Have you ever visited a friend who regaled you with their 50-page wedding album or 30-minute DVD of a European vacation? Perhaps they had you crouch over their computer while linking to Facebook posts and images so they could enthuse over their latest accomplishment? How difficult is it to sit still as they narrate each image, sharing names, relationships and details regarding people and involvements, most of whom you’ve never met or can relate to?

Wouldn’t you rather just sit with a cool beverage and share in their excitement about their big day, proud accomplishment or event through the eyes of how it relates to both of you?

That is, perhaps, how a hiring decision maker feels when you send them a resume story weighed down more heavily with links to social media (LinkedIn, Twitter, Google+, Facebook) than it is with meaty, targeted content. Expecting hiring managers and recruiters to navigate your social media tracks and connect your career dots is unfair. Many will deep-six your resume and move on to the next candidate.

While your activity on social networking channels can play a monumental role in career management, career momentum and job search strategies, it is important to be careful about how much emphasis you place on it “replacing” your robust and singular career story. While many career experts are suggesting you shrink your five, 10 or 15+ years’ experience down to the size of a mobile phone screen, you would be wise to reconsider.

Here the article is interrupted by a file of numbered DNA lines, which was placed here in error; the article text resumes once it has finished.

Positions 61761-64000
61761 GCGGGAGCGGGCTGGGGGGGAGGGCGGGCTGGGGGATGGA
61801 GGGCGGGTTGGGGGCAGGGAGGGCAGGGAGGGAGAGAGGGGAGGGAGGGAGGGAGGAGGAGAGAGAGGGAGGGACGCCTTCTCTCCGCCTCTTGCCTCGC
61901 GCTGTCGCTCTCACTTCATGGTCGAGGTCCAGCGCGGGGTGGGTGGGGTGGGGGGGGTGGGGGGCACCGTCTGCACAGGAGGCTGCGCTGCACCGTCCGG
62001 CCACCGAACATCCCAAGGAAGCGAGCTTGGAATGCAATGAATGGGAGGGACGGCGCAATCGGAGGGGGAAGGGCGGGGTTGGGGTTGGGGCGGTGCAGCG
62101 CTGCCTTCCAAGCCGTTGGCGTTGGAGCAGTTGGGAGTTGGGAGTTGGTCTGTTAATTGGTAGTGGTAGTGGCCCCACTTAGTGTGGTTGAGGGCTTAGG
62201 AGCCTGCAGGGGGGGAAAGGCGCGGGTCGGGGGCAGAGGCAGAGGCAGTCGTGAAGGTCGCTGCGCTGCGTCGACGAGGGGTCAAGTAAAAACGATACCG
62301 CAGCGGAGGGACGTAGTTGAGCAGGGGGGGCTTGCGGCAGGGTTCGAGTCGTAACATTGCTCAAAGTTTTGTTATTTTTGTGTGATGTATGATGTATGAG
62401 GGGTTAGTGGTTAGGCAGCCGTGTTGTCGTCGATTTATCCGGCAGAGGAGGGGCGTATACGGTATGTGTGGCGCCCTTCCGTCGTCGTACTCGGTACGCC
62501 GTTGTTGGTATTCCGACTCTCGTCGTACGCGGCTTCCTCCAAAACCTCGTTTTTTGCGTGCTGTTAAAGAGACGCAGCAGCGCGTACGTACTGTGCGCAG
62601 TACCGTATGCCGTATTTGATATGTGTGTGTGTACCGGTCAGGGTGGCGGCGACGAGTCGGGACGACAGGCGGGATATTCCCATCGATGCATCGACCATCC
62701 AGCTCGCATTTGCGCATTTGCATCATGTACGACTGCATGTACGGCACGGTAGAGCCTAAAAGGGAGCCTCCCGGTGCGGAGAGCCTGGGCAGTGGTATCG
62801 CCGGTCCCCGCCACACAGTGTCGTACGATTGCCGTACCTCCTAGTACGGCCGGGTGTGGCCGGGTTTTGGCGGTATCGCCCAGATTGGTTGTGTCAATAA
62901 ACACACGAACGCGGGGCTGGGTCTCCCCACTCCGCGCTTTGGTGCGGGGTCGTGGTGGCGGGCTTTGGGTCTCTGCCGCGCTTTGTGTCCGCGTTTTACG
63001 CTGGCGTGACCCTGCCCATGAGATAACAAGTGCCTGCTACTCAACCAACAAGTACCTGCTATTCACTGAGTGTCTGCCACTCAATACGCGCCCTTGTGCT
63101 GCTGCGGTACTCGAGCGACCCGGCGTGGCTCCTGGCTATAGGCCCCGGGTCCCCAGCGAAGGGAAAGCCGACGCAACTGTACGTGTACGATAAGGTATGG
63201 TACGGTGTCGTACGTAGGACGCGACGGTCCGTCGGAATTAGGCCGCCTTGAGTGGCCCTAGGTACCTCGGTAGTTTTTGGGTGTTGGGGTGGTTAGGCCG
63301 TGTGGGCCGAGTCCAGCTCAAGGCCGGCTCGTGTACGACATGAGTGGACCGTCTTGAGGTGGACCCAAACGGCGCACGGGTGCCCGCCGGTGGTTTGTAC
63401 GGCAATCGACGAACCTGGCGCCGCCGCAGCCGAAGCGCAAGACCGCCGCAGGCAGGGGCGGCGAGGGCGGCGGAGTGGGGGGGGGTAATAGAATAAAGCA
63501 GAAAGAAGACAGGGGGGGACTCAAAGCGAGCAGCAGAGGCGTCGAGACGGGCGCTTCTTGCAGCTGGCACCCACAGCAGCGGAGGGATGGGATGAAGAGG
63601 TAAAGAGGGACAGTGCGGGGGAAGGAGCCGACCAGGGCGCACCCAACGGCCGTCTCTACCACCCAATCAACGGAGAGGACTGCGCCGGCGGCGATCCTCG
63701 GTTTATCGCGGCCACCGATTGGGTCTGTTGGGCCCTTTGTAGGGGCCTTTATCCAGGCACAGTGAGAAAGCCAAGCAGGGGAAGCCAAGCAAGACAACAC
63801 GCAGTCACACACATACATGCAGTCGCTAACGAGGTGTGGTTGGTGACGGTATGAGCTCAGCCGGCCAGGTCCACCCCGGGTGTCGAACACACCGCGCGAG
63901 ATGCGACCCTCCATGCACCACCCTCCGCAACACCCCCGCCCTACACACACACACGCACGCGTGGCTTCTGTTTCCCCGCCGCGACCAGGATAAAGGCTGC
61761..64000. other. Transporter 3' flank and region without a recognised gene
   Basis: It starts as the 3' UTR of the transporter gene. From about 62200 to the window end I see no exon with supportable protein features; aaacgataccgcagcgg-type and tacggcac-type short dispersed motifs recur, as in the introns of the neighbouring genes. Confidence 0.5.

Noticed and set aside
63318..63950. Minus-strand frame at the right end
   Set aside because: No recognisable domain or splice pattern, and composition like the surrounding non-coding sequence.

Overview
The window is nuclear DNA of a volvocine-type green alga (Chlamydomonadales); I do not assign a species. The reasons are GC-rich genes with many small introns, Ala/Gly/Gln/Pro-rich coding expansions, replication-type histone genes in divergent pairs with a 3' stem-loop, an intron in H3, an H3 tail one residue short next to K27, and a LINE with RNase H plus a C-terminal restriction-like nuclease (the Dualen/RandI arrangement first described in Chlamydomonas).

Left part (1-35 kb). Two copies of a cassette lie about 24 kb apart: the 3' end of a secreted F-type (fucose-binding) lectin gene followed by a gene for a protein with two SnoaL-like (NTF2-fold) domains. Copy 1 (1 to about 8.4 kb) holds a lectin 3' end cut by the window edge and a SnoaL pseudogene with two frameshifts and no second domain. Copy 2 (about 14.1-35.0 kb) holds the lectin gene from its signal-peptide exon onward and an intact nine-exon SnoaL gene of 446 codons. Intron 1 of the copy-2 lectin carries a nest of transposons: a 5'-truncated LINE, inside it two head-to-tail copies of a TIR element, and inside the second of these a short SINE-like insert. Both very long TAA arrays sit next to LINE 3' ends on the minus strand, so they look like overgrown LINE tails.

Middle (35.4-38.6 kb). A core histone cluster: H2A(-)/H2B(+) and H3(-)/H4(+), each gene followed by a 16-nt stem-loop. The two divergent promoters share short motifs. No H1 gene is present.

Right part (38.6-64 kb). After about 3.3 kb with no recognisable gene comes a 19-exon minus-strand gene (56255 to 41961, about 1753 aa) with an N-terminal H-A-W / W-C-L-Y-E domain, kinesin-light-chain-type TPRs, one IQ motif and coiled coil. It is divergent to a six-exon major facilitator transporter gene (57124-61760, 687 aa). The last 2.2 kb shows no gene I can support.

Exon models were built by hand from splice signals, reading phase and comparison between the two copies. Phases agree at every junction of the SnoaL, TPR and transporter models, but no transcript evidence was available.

Creating a link-laden resume with sizzling headlines, brand statements and staccato sentences may be working a bit too hard to fulfill a mythical 6-second scan of your resume. It may sound sexy and cutting edge, but the problems that erupt are multifold.

1. The hiring manager gets frustrated having to link and scroll through your Twitter stream or navigate around your Google+ media. While they may be met with cool content and nuggets that relate to your thought leadership, they are not receiving a direct story as to how you will solve their specific needs.

2. A recruiter wants to know more! While it is the intention of a compelling resume to leave the reader thirsty for more, you don’t want to leave them so parched that they are frustrated. Providing context around stories is where the connection with their needs deepens. Providing context requires using words. Wielded with finesse, words are your hero, not your enemy.

3. You may not have scrubbed your profiles to the extent you thought. Focusing hiring decision makers too heavily on social links can have its downside. Have you engaged on Facebook in a playful conversation around politics? The hiring manager may not be as amused as you and your friends were. As such, leaning too hard on social media to sell your story can backfire.

Bottom line: Be present and positively visible across whichever social networking venues make sense to you and your career. But when it comes to creating a powerful resume that markets your value, center your efforts on a focused story rich in detail and context. Do not get caught up in the wrong trends; be savvy, meaningful and rich in communicating your value to your target audience’s needs.

More from Glassdoor:

Millennials: How to Be a Leader in the Workplace

How to Stand Out and Land Your Dream Job

How to Avoid the ‘Motherhood Penalty’ During Your Job Search